Samsung uses RFS as their default file system. The IMEI number is stored in /efs folder found in the root directory. This is a very sensitive system folder that contains Phone-specific information such as the IMEI , wireless devices MAC addresses, product code, and much more.The file system used by custom ROMs are YAFFS (Yet Another Flash File System). When custom ROMs are installed the filesystem will be changed to YAFFS and hence the RFS file system cannot be accessed since it is proprietary of Samsung. So for as result the default device sensitive information are not available. To overcome this issue please use the following steps to recover back your lost IMEI number once custom ROM has been installed.
Step 1: Creating backup of the IMEI before flashing the stock ROM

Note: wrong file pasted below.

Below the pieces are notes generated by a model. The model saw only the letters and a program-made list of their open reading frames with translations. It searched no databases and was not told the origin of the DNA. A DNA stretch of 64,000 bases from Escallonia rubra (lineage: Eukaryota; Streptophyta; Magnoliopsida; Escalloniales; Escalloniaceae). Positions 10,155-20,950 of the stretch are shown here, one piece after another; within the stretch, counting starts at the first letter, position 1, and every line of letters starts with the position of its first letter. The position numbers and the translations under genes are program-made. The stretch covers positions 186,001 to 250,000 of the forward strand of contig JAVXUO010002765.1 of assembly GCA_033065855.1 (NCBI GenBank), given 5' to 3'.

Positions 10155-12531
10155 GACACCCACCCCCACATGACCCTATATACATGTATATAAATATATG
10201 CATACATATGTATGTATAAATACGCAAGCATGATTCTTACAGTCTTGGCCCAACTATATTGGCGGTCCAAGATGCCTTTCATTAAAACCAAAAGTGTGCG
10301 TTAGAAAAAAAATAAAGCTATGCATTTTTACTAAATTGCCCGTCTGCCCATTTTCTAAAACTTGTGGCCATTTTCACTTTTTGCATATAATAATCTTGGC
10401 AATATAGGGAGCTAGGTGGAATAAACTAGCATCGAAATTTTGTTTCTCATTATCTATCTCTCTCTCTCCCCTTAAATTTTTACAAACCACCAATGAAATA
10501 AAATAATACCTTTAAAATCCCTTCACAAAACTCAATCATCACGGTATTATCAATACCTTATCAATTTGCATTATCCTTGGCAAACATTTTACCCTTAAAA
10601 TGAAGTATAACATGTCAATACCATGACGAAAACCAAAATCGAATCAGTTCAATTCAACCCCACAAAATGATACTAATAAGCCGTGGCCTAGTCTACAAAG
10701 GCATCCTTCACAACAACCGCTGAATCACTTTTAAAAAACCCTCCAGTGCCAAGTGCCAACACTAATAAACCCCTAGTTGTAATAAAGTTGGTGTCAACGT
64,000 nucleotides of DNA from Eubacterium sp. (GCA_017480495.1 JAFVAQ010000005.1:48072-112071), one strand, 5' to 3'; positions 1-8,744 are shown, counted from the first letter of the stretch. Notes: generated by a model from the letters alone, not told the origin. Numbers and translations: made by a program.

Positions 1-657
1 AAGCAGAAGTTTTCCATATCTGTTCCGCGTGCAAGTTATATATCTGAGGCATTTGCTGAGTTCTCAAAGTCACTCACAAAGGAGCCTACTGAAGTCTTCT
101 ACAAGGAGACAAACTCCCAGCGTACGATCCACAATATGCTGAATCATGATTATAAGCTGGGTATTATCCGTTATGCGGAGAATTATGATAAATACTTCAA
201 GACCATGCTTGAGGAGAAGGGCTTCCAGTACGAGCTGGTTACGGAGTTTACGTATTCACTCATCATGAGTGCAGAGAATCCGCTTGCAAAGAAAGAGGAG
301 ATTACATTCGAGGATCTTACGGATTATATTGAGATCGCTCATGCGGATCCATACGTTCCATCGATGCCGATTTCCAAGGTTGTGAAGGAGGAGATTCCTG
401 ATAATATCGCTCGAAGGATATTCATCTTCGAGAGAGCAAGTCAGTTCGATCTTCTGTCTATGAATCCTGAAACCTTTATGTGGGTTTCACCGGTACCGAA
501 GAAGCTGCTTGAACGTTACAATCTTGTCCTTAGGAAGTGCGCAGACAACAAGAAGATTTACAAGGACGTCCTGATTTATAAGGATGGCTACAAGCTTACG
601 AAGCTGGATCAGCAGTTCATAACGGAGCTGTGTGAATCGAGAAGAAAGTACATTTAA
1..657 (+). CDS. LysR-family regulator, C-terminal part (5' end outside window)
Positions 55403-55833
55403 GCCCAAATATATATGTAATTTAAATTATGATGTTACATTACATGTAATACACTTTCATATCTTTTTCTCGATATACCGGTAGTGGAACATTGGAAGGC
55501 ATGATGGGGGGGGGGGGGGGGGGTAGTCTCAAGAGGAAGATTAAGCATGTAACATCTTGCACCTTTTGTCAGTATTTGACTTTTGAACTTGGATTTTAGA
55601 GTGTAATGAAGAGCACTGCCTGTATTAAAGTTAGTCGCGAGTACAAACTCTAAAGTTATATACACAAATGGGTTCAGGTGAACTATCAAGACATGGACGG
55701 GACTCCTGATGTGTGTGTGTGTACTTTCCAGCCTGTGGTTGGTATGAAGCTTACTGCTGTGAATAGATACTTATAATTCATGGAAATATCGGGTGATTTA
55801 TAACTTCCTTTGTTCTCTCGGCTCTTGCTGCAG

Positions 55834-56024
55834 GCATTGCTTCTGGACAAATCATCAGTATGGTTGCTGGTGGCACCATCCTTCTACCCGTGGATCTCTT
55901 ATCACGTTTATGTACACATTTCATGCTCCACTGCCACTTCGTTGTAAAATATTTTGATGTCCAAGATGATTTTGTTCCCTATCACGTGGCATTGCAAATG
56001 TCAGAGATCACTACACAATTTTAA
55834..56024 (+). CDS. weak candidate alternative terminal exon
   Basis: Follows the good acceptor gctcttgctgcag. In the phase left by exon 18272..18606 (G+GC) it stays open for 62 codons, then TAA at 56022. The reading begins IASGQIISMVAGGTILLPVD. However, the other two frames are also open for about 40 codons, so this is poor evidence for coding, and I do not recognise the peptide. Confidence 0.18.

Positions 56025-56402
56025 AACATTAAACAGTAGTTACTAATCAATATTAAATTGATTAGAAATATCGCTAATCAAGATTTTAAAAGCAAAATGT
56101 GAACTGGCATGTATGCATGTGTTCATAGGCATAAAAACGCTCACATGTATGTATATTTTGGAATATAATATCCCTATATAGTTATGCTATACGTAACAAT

- While in stock ROM create a backup of the efs folder using the following command either in ADB or terminal emulator
ADB command prompt: su tar zcvf /sdcard/efs-backup.tar.gz /efs Terminal Emulator: busybox tar zcvf /sdcard/efs-backup.tar.gz /efs
- The above command will create a backup of “efs” folder in your internal memory. Please copy the backup file to your sdcard.
Step 2: After installing custom ROM and restoring back the IMEI
- Now extract the contents of the backup to your sdcard and perform the following commands using Terminal Emulator App
cp /sdcard/nv_data.bin /efs/nv_data.bin rm -rf /efs/nv_data.bin.md5
- The first commands will copy the backup file “nv_data.bin” to your efs folder. And the second command will delete the existing “nv_data.bin.md5″ since we have replaced the another file for “nv_data.bin” and the hash signature has been changed. Reboot the device and the system will generate a new “nv_data.bin.md5″ file. Make sure you have rebooted the device after executing the above commands.
- Now after rebooting the device use the following command in Terminal Emulator app to change the ownership of the file
chown 1001:1001 /efs/nv_data.bin
- Cheers!! You have successfully replaced your default IMEI number.